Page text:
The Israeli Left is a Potemkin Village

Recent charges that the NGO Breaking the Silence has engaged in espionage in addition to its ‘normal’ activity of collecting and disseminating unverifiable information to embarrass the IDF have stirred a hornet’s nest on the Left.

Someone hearing about the affair from outside of Israel probably gets the impression that the nation is bitterly divided. It is not. Israelis overwhelmingly oppose the activities of BTS and other left-wing organizations.

The NY Times columnist Thomas Freidman likes to talk to taxi drivers to hear the views of the man in the street (or behind the wheel). My guess is that 99 out of 100 Jewish Israeli taxi drivers will tell you that hanging is too good for BTS, B’Tselem, etc. Even some of the Arab ones would agree.

The recent Pew survey of political and religious attitudes in Israel found that only 8% of Israeli Jews self-identify as part of the Left; the rest place themselves in the center (55%) or on the right (37%).

Those who find it hard to understand how it can be that Benjamin Netanyahu – a moderate and a centrist despite what the NY Times and the Guardian like to write – has been Prime Minister longer than anyone else, even Ben-Gurion, can relax now. It’s because Israelis vote for him.

Nevertheless, this 8% has remarkable power inside Israel, as well as the ability to project its voice to the world. The Left absolutely dominates the creative and performing arts here. Exhibitions feature their work, prizes and grants are given to them by committees made up of their ideological twins. Their films and books picture Israel to the world. Try making a right-wing film in Israel! The universities, at least in the humanities and social sciences, are solidly packed with leftist instructors. These academics serve as visiting professors at universities in the US and Europe on a regular basis.

All but one of the TV stations, plus the state-operated radio service and even Army Radio lean leftward (which is one of the reasons the BTS exposé, on Israel’s TV Channel 2, was so shocking).

Israel’s ‘newspaper of record’, whose English Internet edition is read by diplomats and foreign journalists around the world, is the extremist Ha’aretz. Its print circulation in Hebrew is minimal; the center-left Yediot Aharonot and the center-right Israel Hayom together reach 17 times as many Israelis than Ha’aretz. Regular columnists in Ha’aretz include Gideon Levy and Amira Hass, who bash Israel consistently, as well as a legion of less well-known but equally anti-state writers.

These and others contribute op-eds in English to publications like the NY Times and are interviewed on NPR in the US and the BBC in the UK. Sometimes one of these outlets will present a discussion between an Israeli Jew and a Palestinian; the Israeli is almost always a leftist academic or journalist. If a right-wing person is interviewed, he or she will be presented as extreme and not be allowed to be persuasive.

Finally, there are the numerous leftist NGOs like BTS and B’Tselem and publications like +972 Magazine, which in engage in anti-Israel propaganda within Israel and abroad, legal activities against the state and the IDF, and which cooperate with anti-Israel politicians and UN officials. While they are staffed by Israelis and registered as Israeli organizations, they get the greatest part of their funding from foreign sources, especially the European Union and individual European governments.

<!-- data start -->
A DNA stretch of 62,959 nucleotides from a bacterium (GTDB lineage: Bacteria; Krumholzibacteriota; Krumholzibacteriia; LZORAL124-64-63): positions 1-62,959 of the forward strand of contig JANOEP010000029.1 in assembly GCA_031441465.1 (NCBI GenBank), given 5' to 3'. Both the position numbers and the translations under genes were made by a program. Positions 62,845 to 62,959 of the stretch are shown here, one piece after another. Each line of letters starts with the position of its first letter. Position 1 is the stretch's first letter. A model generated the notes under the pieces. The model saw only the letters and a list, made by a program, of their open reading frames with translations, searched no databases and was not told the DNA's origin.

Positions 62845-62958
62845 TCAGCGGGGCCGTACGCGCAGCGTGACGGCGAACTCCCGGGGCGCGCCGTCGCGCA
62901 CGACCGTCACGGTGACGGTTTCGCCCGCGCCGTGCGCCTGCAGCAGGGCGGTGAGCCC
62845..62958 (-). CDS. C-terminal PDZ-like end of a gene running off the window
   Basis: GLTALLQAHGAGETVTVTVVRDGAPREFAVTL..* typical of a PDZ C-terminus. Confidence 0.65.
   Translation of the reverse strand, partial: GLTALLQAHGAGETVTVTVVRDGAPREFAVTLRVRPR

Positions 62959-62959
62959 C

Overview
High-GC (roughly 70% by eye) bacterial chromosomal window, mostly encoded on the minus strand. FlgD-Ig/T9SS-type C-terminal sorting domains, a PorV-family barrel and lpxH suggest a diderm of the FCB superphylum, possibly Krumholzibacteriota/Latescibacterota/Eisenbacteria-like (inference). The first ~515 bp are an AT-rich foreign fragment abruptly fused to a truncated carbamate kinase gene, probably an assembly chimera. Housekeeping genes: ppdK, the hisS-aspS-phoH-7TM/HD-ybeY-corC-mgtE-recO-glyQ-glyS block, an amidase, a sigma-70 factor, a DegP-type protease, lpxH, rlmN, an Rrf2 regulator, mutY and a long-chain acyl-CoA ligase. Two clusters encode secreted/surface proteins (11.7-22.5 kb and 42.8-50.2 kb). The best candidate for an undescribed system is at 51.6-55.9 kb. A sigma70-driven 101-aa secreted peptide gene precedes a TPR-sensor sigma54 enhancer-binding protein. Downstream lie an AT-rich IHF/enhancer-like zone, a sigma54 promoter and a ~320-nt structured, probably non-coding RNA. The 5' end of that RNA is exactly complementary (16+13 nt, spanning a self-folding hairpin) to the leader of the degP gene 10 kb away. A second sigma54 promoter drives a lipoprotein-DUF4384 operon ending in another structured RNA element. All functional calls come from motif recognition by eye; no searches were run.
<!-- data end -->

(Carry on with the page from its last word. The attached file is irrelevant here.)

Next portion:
All of these, in addition to their ability to throw obstacles in the path of the government in Israel, have a huge information footprint outside of Israel. So it is no wonder that people think that many Israelis are on the Left.

They are not. The Left in Israel is dying, strangled by the reality of the Second and Third Intifadas, the hostility of Hamas, and the knowledge that no concession to the Arabs can end the threat from Iran, Hezbollah and Da’esh. The kibbutzim, formerly leftist strongholds, have become mere neighborhoods. The Army, formerly led by left-wing (but still Zionist) kibbutzniks now has more and more young officers who wear knitted kipot. They will move up the ladder to the top spots.

The Left is increasingly composed of aging ideologues and bitter anti-state extremists. It is on life support with money flowing from Europe. If that stopped – and attempts are being made to at least control it – Israel would look quite different from outside.

A correspondent recently wrote to me saying that he was worried by the lack of a will to fight and pointed to the “rot of left-liberalism” weakening Israel and the West and even “moral decay” in Israel. He pointed to the remark by Ehud Olmert that “Israel is tired of fighting…” that I quoted in a recent post about Israel’s response to the Iranian threat.

I would like to assure him that at least in the case of Israel, he should not be too quick to think that the culture as a whole is decadent, just because the ‘rotten’ Left has such a loud voice. Unlike Europe and the US, the real Israel is getting stronger, psychologically as well as militarily.

The Israeli Left is a Potemkin village, a Hollywood set. There is no substance, only surface. Don’t let its big mouth fool you.

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One Response to The Israeli Left is a Potemkin Village

  1. Shalom Freedman says:

    As you point out the disturbing thing is the undue influence the Left have had and do have in various spheres of Israeli life. This is bad enough but the Left has too played a tremendous part in supplying ammunition to Israel’s enemies.
    So I do not think it is right to dismiss the Left as something without substance. The problem is that its substance has been so damaging to Israel.

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